I’m only human.
Even though I love my children more than anything in the world, I make mistakes sometimes. I get too upset over an accidental spill and lose my temper, or accuse my son of something his sister actually did. I wish I could always get it right. I strive to get it right. But I don’t. Because I am human and I am flawed.
And I actually think that’s a good thing.
It’s good because we have the opportunity to show our children first-hand how to respond when we act in a way that is disappointing and not a good reflection of our true self.
So I tell them I’m sorry. Because I am sorry and they should know that. And I want them to know that apologizing with sincerity and actively trying to do better is important. That they shouldn’t be stubborn and firm and incapable of seeing their own wrongdoings. That they shouldn’t be too embarrassed to say I’m sorry.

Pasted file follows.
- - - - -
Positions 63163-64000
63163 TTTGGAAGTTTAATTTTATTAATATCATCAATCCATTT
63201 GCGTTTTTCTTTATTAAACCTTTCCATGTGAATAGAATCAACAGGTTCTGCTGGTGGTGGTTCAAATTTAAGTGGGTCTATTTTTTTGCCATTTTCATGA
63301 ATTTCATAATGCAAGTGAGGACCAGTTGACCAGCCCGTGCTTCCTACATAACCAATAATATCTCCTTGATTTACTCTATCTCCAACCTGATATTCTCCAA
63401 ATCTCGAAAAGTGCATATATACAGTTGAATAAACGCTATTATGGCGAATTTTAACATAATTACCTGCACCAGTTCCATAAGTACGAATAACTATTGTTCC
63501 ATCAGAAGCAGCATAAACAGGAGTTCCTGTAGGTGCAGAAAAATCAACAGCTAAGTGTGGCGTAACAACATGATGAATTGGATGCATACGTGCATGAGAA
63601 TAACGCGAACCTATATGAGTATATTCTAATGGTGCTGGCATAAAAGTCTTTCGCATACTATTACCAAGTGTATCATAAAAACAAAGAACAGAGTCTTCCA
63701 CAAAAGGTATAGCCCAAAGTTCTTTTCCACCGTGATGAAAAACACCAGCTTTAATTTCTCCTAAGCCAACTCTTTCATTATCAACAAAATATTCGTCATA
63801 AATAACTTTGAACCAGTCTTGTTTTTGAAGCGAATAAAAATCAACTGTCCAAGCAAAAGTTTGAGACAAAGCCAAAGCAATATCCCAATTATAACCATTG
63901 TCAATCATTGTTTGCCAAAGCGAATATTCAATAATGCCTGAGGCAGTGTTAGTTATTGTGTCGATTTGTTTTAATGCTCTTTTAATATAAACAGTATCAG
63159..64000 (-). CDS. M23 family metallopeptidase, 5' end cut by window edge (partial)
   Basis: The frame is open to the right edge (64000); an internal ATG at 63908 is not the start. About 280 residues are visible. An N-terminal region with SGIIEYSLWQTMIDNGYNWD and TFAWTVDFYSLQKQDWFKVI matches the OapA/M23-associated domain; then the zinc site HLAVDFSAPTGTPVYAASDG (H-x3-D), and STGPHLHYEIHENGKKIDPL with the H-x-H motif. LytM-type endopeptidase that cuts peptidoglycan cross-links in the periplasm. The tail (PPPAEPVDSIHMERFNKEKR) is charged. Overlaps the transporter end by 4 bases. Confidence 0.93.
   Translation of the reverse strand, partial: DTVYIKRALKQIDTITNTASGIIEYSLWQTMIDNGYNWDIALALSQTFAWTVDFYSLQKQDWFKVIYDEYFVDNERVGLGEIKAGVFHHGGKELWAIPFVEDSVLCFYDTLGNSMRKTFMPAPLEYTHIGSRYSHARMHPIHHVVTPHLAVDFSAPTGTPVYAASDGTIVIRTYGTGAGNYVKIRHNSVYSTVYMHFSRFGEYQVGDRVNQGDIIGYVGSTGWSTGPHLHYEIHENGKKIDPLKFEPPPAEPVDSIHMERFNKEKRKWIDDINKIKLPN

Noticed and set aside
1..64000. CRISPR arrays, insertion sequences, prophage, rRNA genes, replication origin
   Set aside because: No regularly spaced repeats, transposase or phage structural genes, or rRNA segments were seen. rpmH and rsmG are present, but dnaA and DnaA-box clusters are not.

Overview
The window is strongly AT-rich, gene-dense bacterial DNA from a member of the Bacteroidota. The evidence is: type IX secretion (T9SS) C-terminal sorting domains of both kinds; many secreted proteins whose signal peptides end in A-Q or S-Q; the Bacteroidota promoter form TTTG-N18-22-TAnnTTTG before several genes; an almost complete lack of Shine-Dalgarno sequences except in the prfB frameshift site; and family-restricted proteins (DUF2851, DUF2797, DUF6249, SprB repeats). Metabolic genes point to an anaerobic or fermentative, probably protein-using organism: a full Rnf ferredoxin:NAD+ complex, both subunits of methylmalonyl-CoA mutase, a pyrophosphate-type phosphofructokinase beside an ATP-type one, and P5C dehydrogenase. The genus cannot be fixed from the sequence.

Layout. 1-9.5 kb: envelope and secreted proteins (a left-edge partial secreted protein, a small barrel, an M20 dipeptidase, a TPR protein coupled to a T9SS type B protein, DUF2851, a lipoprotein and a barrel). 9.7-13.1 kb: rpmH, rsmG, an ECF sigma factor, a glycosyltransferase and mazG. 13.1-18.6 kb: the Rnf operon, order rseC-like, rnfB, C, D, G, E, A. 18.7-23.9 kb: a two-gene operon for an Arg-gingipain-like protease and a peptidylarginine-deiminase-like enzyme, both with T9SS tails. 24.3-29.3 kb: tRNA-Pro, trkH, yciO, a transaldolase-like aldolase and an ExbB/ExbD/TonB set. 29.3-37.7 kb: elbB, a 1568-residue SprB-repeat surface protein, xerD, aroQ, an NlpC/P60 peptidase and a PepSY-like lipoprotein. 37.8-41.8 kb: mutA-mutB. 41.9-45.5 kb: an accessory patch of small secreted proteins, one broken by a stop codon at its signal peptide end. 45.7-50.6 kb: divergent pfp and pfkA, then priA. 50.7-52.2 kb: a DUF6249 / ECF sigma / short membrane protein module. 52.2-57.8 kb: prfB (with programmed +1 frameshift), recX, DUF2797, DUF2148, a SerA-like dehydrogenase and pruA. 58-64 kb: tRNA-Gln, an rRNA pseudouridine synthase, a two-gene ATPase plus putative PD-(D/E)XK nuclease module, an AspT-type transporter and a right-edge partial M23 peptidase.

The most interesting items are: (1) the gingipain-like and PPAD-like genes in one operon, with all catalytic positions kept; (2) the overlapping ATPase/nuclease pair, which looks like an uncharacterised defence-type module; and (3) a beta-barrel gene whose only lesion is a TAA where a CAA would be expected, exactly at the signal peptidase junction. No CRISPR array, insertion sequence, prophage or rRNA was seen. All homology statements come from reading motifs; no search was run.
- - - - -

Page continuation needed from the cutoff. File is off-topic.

In parenting, we’re often encouraged to “stick with your guns” and “not back down” and in a lot of instances that’s true. Saying no to a candy bar for half an hour and then giving in isn’t always a great idea. But apologizing for something you regret should never fall in that category. Apologizing to any other loved one or friend would be encouraged, why should our children be treated different?
Most importantly in life, I want my kids to know how much I love them and admitting fault and humbly asking for forgiveness shows love in a profound way.
My intention is to never have to ask for forgiveness. I want to do it all so perfectly that the opportunity never arrises, but as long as I’m living I will continue to make mistakes from time to time, I’m certain of that. So each time I do, I hope I will always have the capability to see it and the courage to say I’m sorry.
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Liz is a just a mom trying to keep it real about how little she sleeps, how often she gets puked on and how much she loves them. You can find her here every day writing about real-mom moments.